Multiple micronutrient supplementation during pregnancy in low-income countries: A meta-analysis of effects on birth size and length of gestation

Caroline H.D. Fall, David J. Fisher, Clive Osmond, Barrie M. Margetts, Pierre Adou, Víctor M. Aguayo, Lindsay H. Allen, Zulfiqar Ahmed Bhutta, Parul Christian, Shaonong Dang, Gwenola Desplats, Michael Dibley, Shams El Arifeen, Henrik Friis, Exnevia Gomo, Batool Azra Haider, Adi Hidayat, Abbas Jahari, Pernille Kaestel, Patrick KolsterenKusharisupeni, Aissa Mamadoultaibou, Dharma Sharna Mandandhar, Barrie Margetts, David Osrin, Lars Ake Persson, Usha Ramakrishnan, Dominique Roberfroid, Carine Ronsmans, Anuraj H. Shankar, Subarkah, Sunawang, Budi Utomo, Anjana Vaidya, Hong Yan, Noel Zagre, Lingxia Zeng

Research output: Contribution to journalArticlepeer-review

162 Citations (Scopus)


Background. Multiple micronutrient deficiencies are common among women in low-income countries and may adversely affect pregnancy outcomes. Objective. This meta-analysis reports the effects on newborn size and duration of gestation of multiple micronutrient supplementation mainly compared with iron plus folic acid during pregnancy in recent rand-omized, controlled trials. Methods. Original data from 12 randomized, control-led trials in Bangladesh, Burkina Faso, China, Guinea-Bissau, Indonesia, Mexico, Nepal, Niger, Pakistan and Zimbabwe, all providing approximately 1 recommended dietary allowance (RDA) of multiple micronutrients to presumed HIV-negative women, were included. Out-comes included birthweight, other birth measurements, gestation, and incidence of low birthweight (LBW) (< 2,500g), small-for-gestational age birth (SGA, birth-weight below the within-each-population 10th percen-tile), large-for-gestational age birth (LGA, birthweight above the within-each- population 90th percentile), and preterm delivery (< 37 weeks). Results. Compared with control supplementation (mainly with iron-folic acid), multiple micronutrient supplementation was associated with an increase in mean birthweight (pooled estimate: +22.4 g [95% CI, 8.3 to 36.4 g]; p = .002), a reduction in the prevalence of LBW (pooled OR = 0.89 [95% CI, 0.81 to 0.97];p = .01) and SGA birth (pooled OR = 0.90 [95% CI, 0.82 to 0.99]; p = .03), and an increase in the prevalence of LGA birth (pooled OR = 1.13 [95% CI, 1.00 to 1.28]; p = .04). In most studies, the effects on birthweight were greater in mothers with higher body mass index (BMI). In the pooled analysis, the positive effect of multiple micro-nutrients on birthweight increased by 7.6 g (95% CI, 1.9 to 13.3 g) per unit increase in maternal BMI (p for interaction = .009). The intervention effect relative to the control group was + 39.0 g (95% CI, +22.0 to +56.1 g) in mothers with BMI of 20 kg/m2 or higher compared with -6.0 g (95% CI, -8.8 to +16.8 g) in mothers with BMI under 20 kg/m2. There were no significant effects of multiple micronutrient supplementation on birth length or head circumference nor on the duration of gestation (pooled effect: +0.17 day [95% CI, -0.35 to +0.70 day]; p = .51) or the incidence of preterm birth (pooled OR = 1.00 [95% CI, 0.93 to 1.09]; p = .92). Conclusions. Compared with iron-folic acid sup-plementation alone, maternal supplementation with multiple micronutrients during pregnancy in low-income countries resulted in a small increase in birthweight and a reduction in the prevalence of LBW of about 10%. The effect was greater among women with higher BMI.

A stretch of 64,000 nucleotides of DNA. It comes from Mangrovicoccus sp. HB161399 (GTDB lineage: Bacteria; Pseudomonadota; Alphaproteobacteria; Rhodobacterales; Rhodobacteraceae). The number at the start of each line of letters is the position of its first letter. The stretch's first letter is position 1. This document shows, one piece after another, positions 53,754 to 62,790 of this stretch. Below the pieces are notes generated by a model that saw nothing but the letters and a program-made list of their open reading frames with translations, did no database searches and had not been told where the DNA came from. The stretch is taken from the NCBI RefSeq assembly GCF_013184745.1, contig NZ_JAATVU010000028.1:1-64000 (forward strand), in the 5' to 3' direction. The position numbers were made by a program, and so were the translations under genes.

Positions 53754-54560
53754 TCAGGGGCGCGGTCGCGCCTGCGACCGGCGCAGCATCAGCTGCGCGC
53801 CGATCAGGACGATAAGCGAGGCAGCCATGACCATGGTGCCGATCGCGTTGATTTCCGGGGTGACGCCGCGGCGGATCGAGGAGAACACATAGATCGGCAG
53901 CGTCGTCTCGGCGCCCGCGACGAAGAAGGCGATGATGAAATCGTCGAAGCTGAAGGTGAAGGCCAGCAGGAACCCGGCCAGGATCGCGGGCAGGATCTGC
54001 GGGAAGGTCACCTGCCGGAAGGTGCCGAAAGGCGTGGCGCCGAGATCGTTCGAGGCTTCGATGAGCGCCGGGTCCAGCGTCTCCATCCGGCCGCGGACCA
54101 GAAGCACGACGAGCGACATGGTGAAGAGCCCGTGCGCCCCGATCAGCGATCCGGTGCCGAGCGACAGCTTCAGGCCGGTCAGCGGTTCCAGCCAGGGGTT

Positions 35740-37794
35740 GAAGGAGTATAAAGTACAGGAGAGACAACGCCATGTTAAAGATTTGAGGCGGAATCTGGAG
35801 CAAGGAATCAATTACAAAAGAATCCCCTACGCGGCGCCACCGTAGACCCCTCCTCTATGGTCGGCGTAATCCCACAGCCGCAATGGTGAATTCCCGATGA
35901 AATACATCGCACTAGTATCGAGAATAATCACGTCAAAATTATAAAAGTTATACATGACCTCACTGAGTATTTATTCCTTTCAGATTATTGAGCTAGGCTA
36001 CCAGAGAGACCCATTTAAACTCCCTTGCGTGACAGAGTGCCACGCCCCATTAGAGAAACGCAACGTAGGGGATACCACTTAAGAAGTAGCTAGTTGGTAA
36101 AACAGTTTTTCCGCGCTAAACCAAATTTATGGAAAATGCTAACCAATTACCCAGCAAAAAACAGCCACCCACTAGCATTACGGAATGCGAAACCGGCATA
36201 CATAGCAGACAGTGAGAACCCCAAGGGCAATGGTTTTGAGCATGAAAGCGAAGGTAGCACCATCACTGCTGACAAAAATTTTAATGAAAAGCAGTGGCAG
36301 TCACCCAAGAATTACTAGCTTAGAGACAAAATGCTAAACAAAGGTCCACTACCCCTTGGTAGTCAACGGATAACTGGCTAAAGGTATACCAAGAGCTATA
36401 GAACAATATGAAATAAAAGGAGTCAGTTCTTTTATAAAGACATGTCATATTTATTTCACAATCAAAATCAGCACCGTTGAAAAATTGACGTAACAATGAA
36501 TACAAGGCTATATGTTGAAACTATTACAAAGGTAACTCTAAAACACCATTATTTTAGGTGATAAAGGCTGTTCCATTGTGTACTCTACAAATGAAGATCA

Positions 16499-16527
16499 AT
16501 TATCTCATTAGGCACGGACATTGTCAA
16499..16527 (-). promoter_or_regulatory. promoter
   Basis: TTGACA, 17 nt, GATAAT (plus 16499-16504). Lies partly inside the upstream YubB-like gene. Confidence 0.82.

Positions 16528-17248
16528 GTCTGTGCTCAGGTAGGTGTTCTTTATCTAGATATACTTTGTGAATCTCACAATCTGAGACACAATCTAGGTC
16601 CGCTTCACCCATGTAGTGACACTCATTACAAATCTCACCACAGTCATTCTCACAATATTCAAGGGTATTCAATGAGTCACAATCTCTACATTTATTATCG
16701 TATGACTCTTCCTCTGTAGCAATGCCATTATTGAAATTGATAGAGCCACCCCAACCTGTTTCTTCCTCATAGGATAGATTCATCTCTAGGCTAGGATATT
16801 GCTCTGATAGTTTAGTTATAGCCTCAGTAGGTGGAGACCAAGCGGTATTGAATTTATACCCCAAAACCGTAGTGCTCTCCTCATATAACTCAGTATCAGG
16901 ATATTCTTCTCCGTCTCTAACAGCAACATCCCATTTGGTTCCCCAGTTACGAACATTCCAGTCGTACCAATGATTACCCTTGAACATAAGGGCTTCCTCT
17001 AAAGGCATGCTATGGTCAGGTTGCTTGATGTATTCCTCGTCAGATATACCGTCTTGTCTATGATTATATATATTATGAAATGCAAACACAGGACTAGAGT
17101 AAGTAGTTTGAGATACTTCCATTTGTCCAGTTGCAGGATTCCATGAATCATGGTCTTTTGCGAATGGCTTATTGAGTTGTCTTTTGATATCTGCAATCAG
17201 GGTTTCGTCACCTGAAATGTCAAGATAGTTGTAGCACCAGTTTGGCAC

Original languageEnglish
Pages (from-to)S533-S546
JournalFood and Nutrition Bulletin
Issue number4
Publication statusPublished - Dec 2009


  • Birth outcomes
  • Birthweight
  • Iron-folic acid
  • Maternal body mass index
  • Meta-analysis
  • Multiple micronutrients
  • Pregnancy
  • Preterm delivery


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